If you are starting a business or thinking about changing how your current business is set up, it is important to consider what you want the corporate structure to look like. Factors to think about include how large you envision your company growing, how many other people you want to have ownership of the business, and which tax arrangement makes the most sense for your company. Here are some common business structures and some advantages and disadvantages of each. 

Sole Proprietorships

In a sole proprietorship, one owner is responsible for the financial gains and losses of the company. This structure is popular with people who run businesses from their homes, such as tutors, babysitters, and people who make and sell crafts online. Sole proprietorships are easy to set up and run. However, they offer no separation between your business and personal finances. 

Limited Liability Companies

A limited liability company allows a company to have multiple owners and protects those owners’ personal assets from the company’s debts and liabilities. You might have to pay a fee to establish an LLC, with the fee amount depending on which state you are in. LLCs come in a wide variety of sizes, from small businesses to large organizations such as Pepsi-Cola and eBay.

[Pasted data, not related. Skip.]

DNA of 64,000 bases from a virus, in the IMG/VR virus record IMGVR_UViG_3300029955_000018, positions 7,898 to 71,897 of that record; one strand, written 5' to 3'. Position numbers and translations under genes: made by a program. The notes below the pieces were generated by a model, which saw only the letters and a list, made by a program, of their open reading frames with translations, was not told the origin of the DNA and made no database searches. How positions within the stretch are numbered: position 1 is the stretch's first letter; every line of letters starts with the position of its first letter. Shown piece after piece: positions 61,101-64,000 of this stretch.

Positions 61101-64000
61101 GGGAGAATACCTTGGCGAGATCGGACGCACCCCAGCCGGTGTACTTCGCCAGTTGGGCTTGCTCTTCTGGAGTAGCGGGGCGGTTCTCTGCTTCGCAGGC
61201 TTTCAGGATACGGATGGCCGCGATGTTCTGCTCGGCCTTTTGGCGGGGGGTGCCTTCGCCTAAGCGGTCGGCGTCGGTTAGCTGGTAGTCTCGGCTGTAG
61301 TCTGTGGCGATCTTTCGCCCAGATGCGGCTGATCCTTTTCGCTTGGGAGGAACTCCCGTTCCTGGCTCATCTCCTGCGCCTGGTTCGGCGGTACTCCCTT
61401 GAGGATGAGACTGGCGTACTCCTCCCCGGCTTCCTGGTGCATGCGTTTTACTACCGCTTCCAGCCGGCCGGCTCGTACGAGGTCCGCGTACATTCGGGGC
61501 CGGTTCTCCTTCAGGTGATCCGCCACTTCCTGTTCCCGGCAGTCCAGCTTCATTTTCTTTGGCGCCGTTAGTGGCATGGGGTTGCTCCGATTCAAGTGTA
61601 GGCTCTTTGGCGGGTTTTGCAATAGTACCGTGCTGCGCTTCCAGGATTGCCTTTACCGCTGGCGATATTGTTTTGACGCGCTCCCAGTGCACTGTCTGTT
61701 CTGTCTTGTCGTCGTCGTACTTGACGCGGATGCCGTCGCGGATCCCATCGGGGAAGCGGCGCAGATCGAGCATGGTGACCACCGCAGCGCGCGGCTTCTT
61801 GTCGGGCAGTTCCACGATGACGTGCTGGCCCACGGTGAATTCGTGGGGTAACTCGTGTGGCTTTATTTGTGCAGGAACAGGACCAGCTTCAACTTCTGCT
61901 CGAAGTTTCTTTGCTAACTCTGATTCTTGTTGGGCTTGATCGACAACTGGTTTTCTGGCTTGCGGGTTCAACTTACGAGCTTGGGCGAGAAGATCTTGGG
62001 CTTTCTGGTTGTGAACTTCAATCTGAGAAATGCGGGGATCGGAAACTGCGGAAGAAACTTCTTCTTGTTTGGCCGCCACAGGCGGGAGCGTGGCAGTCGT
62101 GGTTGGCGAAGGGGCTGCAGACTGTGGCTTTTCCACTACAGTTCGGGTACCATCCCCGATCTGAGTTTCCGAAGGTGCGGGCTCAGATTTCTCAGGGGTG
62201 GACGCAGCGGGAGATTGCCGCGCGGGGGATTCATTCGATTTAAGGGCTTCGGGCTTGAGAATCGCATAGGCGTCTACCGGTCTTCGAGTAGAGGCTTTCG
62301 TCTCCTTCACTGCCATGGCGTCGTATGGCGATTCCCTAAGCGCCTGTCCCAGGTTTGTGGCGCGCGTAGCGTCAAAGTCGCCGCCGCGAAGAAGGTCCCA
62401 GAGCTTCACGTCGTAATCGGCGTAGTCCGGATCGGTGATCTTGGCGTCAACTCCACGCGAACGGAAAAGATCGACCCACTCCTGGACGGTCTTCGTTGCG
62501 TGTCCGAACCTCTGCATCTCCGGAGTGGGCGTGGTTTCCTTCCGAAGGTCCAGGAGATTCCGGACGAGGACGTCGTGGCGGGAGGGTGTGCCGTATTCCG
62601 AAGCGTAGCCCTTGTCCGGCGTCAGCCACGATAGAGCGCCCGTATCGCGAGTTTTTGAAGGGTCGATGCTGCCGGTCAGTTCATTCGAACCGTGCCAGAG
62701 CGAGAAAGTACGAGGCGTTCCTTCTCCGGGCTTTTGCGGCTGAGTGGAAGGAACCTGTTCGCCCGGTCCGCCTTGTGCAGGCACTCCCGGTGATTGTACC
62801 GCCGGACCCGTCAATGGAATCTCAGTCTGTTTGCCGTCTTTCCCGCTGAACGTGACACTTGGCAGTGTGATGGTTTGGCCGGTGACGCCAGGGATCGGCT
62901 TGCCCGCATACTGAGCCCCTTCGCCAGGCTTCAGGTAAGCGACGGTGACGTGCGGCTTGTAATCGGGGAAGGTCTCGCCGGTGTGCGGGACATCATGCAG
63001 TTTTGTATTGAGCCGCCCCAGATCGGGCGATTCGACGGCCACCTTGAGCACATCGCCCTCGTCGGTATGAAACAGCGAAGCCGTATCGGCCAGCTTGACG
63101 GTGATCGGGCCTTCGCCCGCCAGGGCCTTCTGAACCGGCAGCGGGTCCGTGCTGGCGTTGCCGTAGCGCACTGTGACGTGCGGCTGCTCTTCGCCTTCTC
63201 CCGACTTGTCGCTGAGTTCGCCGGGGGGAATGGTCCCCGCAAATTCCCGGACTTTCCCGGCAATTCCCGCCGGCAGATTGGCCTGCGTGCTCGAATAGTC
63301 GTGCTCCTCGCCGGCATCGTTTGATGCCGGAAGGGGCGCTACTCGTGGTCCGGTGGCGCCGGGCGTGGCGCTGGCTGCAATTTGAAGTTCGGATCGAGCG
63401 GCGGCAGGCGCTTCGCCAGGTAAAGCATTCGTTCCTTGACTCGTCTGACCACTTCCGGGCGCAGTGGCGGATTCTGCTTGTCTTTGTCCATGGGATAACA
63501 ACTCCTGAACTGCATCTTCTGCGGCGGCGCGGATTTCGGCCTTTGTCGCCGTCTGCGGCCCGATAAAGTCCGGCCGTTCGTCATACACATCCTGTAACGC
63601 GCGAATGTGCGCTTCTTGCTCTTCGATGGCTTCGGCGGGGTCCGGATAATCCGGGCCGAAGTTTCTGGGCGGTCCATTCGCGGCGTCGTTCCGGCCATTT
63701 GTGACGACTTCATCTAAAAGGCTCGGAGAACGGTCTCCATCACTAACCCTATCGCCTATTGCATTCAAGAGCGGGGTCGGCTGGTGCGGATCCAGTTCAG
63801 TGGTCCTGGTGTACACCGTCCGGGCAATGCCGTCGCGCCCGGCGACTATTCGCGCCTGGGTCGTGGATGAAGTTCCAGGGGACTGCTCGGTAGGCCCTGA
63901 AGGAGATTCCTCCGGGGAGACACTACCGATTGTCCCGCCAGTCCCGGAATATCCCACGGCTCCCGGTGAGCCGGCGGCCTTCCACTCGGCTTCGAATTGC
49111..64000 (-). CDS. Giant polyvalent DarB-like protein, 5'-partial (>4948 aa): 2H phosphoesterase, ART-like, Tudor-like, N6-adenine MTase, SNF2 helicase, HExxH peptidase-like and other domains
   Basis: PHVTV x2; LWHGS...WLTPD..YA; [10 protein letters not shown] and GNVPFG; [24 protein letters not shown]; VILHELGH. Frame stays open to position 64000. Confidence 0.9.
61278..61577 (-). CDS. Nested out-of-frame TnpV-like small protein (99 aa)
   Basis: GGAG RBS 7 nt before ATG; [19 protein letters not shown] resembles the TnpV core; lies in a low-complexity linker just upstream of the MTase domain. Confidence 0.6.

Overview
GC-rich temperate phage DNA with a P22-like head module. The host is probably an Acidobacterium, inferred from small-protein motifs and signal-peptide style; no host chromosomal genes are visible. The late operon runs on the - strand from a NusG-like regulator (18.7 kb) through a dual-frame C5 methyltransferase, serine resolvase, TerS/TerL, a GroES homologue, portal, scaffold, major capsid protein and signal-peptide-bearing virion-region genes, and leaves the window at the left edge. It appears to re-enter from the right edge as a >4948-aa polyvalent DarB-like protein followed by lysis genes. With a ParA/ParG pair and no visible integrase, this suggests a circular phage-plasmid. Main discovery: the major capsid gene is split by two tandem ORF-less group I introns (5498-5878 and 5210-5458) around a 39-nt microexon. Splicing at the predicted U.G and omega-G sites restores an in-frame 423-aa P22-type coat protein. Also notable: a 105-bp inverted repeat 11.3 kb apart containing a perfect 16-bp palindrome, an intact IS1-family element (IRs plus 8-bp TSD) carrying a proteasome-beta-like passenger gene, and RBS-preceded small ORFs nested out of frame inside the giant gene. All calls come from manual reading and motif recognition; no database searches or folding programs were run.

This type of corporate structure is run by two or more people. Everyone might have an equal stake in the company, or there might be one person in control with partners who contribute a smaller amount. One thing to keep in mind is that each partner is responsible for the professional debts of the other partners, even if not all partners were responsible for accruing those debts. 


A corporation is separate and distinct from its owners and can enter contracts, borrow money, and can sue and be sued on its own. There are several types of corporations, including:

  • C corporations, which may have an unlimited number of investors 
  • B corporations, which strive to make society a better place in addition to making a profit
  • S corporations, which generally consists of small companies

Corporations offer continuity in the event of an owner stepping down or passing away. 


In a co-op, the owners are some of the customers, who vote on things that have to do with the company. Co-ops may qualify for federal funding, and their user-owners may be eligible for discounts on products and services. 

Consider the advantages and disadvantages of each business structure and plan accordingly.